I thank you God
My fall in the water on July 23rd, 2019 was an event which re-affirmed my faith in God. Something I had to bear for someone else’s negligence. I was gratified to my God for not inflicting any mental or bodily harm to me.
The pilot ladder broke - How it happened
I am a Marine pilot in the Port of Sohar, Oman with an experience of more than 13 years in this technical field of pilotage. During my night shift on 23 July 2019 I was on Pilot boat Svitzer, Al-Kharara, to board on m.v. Opal Fortune at 0130 hours. Like any regular day, I geared up as per international safety standard and departed the pilot boat by stepping on the pilot ladder. But, as soon as I stepped on the 3rd step of the pilot ladder I heard rattling voice with the most horrifying realization of falling into the sea due to the broken ladder, which started tumbling down with me resulting into my fall between the ship and the pilot boat.
I swam for my life in darkness
The inflation of life jacket jolted me to the severity of the situation and my instant reflux was to open my both arms to avoid crushing between pilot boat and the ship. This effort gave some scratches on both of my hands. Once I resurfaced, I saw the Ship’s propeller behind me. Immediately I started to swim away from it, as it was churning slowly. By my deliberate and conscious swimming, I was nearly able to miss the propeller. During this swimming effort, I realized that my backpack was hindering my efforts and sinking me down so I immediately took off my bag.
My lucky rescue
Though it was pitch dark but I spotted the broken pilot ladder and a lifebuoy floating beside me. I swam towards the buoy and held it tightly. In the meantime, I saw that pilot boat had turned around and was searching for me. I started shouting “ Ali..Ali” to the crew on pilot boat. This made it possible for the boat crew to locate my position and they went inside the boat to update the Captain (Abu Shaker) regarding my position in water. The Captain tried to bring pilot boat beside me and he succeeded in second attempt. They threw a rope to me which I tied to my arm. After that they pulled me toward the aft of the pilot boat. I used the ladder to climb up the pilot boat. I was later taken to the hospital by the officials and was very well taken care. Presence of my Harbour master and colleagues at the hospital at that hour of the night, was very humbling. I felt much relaxed in their presence. My family was also updated by them which made it easy for them to reach me.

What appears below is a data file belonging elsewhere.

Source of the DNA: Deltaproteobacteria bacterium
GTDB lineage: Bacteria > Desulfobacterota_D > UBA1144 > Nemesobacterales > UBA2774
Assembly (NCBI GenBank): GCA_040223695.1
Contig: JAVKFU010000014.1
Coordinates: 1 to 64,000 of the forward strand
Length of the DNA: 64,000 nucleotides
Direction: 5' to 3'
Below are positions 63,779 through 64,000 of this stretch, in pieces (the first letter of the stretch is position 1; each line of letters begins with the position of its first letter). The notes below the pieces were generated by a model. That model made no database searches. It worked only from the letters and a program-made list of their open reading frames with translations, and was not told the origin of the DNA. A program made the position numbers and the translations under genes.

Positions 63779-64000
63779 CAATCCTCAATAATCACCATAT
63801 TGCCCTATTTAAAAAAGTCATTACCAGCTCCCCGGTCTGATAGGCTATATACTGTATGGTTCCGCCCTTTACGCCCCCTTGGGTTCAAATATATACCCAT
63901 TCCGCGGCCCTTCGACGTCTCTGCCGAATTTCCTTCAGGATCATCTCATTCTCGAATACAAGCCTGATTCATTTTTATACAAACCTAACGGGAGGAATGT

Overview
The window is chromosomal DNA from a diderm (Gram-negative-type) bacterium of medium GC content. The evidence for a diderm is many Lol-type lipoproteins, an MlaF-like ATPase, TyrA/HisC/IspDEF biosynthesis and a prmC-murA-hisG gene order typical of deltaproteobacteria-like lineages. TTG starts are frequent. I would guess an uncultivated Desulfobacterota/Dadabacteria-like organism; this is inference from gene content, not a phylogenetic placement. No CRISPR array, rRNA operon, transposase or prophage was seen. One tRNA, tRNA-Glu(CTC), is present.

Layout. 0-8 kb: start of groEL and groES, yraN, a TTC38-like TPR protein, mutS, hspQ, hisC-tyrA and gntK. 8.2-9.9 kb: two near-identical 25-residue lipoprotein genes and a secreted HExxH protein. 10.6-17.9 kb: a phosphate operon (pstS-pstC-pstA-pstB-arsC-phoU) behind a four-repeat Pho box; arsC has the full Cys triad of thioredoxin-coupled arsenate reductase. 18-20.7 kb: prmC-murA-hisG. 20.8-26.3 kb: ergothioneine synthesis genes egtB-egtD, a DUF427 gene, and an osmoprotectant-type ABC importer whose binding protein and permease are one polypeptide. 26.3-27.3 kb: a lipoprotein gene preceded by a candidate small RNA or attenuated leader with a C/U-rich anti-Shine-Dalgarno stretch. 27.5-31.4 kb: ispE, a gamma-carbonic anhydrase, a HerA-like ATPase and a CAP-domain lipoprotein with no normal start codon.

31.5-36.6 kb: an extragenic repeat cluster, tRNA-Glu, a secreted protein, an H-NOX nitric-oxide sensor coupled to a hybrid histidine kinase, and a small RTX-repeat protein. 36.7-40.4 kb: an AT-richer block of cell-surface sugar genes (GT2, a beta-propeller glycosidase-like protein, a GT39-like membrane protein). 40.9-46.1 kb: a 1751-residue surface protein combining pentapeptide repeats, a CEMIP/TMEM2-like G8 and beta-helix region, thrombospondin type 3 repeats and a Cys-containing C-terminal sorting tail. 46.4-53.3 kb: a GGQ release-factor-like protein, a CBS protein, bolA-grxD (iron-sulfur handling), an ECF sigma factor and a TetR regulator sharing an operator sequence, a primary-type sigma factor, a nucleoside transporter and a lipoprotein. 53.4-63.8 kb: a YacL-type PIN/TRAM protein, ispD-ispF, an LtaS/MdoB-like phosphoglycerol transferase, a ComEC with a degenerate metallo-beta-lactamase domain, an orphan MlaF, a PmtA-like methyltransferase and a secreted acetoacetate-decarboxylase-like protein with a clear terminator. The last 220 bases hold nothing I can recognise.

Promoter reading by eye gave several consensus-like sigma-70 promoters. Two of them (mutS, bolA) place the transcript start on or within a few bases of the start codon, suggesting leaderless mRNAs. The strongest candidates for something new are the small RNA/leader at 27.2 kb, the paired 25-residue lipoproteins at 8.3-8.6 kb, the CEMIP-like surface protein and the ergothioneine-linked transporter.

The scariest 15 minutes of my life
Those 15 minutes in the sea, were the scariest of my life as I was not sure of what will happen next or even if I would survive! God’s special blessing it was!!! Thanks to the bearable temperatures of the water in the Gulf of Oman, its low swell and quick response of the pilot boat captain, who switched off its propeller immediately upon seeing me falling, I was able to survive this accident unharmed, which could have proven fatal.
It can happen to any Marine Pilot - Every day
The accident is over and I was back on duty the next day, but a lot of questions need to be answered and many concerns need to be addressed for the safety of marine pilots all over the world and for the risk involved in this profession. These men are no less than heroes who work day in day out and risk their lives to keep the world’s shipping moving. Are the safety standards on ships, facilities for pilots and international regulations to regulate the whole process worth the risk? Think about it!
Story by Capt. Agha Umar Habib (Port of Sohar, Oman)
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The practice is essential to the safety of waterway traffic, as it avoids or minimizes accidents that can cost the lives of people, cause damage to the environment and enormous material losses.
The structure is fully maintained by the practicing companies themselves, without the contribution of any public resource, related to the maintenance of the speedboats, the 24-hour operation of their Operations Centers, the training of their employees, the acquisition and maintenance of communication, computer and traffic coordination systems.
The practical work is regulated by the Navy, which establishes strict standards of action.
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